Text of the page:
Abolish the estate tax/death tax (S 1862 and S 1942)

The Revenue Committee will hold a virtual hearing on Jan. 12, 2022 on separate bills sponsored by Sens. Ryan Fattman, R-Sutton, and Patrick O’Connor, R-Weymouth, that would abolish the tax that the estate of a person with assets of more than $1 million is required to pay following their death before distribution to any beneficiary.

The first $1 million is exempt from this tax and the tax on anything over $1 million is a graduated one that ranges from 0.8% to 16%. This tax applies to the entire estate value, not just the portion above the $1 million mark. Most Republicans are against the tax and coined the name “death tax” to imply that the government taxes you even after you die. Most Democrats support the tax and call it an “estate tax” to imply that this tax is only paid by the wealthy.

“The threshold for the estate tax in Massachusetts is much lower than what is already taxed at the federal level — $1 million compared to $12 million federally,” Fattman said. “This year, for the first time in history, the average home price in Massachusetts is over $500,000. Since the estate tax is a transfer tax on the value of a decedent’s estate before the distribution to any beneficiaries, and when you factor in a house that would sell for over $500,000 plus additional assets, that threshold becomes very easy to reach. This creates a financial burden on people that may not have the means to pay the tax bill.”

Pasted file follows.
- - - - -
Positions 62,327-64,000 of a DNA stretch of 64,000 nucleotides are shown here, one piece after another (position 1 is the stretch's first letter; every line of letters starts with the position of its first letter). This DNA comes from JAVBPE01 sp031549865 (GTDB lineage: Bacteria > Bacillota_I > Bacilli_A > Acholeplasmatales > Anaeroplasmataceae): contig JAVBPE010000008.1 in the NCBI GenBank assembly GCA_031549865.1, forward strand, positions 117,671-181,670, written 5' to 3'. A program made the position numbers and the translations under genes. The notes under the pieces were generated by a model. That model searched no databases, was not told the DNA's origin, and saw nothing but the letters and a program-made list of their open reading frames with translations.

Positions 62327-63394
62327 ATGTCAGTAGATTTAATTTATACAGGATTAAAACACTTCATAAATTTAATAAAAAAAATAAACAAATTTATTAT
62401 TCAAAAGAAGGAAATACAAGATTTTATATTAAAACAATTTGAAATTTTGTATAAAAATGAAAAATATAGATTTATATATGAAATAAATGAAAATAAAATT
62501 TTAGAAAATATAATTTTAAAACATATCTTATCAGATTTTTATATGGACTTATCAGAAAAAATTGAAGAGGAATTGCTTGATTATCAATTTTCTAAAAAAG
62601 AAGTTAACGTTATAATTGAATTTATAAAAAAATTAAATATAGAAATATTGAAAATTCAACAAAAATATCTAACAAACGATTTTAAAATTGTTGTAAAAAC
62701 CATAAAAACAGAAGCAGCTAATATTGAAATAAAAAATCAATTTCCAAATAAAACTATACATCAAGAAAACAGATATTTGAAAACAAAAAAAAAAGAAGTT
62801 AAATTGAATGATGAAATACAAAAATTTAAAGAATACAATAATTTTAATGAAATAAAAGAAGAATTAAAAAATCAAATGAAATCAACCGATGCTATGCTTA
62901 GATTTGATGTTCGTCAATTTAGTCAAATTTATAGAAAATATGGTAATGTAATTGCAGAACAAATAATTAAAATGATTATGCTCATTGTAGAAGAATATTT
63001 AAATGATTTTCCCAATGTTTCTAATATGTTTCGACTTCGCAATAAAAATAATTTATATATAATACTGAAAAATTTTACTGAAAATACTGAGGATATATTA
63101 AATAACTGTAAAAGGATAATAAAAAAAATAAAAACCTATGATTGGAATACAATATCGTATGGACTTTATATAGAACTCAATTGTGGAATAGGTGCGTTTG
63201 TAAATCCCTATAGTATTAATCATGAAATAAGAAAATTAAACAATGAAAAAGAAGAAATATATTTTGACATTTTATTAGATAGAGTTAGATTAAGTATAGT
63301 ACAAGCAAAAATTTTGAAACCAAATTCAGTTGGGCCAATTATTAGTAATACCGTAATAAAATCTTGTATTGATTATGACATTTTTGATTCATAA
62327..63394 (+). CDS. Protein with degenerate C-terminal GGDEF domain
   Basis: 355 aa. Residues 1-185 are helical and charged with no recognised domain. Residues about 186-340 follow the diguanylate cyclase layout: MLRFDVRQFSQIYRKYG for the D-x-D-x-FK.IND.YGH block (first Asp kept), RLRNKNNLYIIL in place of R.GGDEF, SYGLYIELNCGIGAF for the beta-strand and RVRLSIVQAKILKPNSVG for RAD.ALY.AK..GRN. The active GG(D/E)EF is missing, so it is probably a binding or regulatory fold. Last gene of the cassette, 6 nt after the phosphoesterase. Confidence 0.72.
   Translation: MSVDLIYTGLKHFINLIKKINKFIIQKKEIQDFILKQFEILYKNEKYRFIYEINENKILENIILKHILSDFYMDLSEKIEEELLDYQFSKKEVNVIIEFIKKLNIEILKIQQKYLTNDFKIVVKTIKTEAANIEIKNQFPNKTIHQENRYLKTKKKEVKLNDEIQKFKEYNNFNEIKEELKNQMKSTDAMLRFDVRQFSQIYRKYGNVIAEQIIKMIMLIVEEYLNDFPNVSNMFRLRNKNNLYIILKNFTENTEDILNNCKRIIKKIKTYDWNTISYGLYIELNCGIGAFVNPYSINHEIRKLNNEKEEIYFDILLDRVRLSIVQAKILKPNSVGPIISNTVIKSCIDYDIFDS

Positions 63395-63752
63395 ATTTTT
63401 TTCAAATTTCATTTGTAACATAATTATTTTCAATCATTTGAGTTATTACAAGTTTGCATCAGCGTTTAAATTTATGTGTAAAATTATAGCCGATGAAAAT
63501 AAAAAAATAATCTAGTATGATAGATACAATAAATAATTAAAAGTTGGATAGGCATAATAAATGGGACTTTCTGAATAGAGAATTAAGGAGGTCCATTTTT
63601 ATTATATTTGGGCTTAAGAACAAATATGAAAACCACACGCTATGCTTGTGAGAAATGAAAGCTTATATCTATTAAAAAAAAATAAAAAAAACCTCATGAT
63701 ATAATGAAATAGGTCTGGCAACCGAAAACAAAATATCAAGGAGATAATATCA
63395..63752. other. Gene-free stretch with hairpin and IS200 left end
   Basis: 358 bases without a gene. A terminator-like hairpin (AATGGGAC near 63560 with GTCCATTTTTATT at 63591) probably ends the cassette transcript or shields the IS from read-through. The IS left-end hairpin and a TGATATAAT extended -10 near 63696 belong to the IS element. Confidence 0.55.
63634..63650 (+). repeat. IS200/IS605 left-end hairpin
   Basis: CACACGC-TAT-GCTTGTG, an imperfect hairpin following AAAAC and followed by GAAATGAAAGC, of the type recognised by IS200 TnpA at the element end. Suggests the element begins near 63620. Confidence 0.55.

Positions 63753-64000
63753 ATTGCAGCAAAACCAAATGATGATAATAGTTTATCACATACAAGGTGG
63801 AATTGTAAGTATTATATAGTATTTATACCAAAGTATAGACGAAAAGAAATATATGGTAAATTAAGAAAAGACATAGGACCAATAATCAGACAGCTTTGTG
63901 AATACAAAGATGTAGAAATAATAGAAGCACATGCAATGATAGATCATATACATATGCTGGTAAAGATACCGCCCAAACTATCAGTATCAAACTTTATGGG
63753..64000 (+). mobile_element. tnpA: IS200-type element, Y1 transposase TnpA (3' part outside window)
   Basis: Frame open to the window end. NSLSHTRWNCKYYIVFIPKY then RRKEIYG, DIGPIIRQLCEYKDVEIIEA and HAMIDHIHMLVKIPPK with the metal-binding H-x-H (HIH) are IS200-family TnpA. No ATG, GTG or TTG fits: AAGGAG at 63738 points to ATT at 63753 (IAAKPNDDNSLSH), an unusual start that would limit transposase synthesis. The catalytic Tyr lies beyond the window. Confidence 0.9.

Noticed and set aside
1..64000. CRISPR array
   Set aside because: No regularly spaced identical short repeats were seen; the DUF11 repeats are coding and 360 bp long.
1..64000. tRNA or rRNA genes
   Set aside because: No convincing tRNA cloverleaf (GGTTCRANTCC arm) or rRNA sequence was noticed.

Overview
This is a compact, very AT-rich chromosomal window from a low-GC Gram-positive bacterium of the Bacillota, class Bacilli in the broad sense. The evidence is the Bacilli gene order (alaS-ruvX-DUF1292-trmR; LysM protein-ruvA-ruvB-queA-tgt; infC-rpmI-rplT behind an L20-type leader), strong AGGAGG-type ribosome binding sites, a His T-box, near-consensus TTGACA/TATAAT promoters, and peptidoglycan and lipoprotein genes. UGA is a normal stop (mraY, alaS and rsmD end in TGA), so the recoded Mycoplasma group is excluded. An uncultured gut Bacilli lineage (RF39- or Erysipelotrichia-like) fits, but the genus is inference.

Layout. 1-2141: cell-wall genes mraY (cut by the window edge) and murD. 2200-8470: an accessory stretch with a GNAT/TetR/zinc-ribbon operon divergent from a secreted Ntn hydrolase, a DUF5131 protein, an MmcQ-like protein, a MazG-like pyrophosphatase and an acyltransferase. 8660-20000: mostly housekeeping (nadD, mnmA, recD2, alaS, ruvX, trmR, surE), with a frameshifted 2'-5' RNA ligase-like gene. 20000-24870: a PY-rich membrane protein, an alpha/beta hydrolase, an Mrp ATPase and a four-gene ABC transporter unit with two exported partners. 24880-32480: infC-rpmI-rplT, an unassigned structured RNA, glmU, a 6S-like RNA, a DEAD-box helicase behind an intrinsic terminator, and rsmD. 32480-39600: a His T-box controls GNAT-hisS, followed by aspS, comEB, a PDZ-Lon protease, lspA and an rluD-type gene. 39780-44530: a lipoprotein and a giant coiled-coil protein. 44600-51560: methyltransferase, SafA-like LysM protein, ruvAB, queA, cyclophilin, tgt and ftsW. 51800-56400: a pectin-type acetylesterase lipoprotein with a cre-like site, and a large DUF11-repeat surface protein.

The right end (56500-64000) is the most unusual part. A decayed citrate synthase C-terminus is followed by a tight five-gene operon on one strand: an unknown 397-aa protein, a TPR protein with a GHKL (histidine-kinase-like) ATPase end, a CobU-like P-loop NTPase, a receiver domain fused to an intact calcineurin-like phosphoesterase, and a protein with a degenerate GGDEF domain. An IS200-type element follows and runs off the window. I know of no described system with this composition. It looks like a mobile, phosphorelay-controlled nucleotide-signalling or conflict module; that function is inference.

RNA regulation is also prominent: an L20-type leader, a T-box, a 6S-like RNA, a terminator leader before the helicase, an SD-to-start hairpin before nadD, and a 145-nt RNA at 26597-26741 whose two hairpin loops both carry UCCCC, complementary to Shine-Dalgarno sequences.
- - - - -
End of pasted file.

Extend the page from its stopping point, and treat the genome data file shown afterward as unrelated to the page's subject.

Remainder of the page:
“Massachusetts is one of just a handful of states that administer an estate tax in addition to the federal estate tax. While the threshold for an individual at the federal level is $12.06 million, in Massachusetts it is just $1 million,” O’Connor said. “I don’t believe families that have called Massachusetts home for their entire life should need to consider moving elsewhere because of an outdated tax law.”

Hen treatment and cage-free standards (S 2603)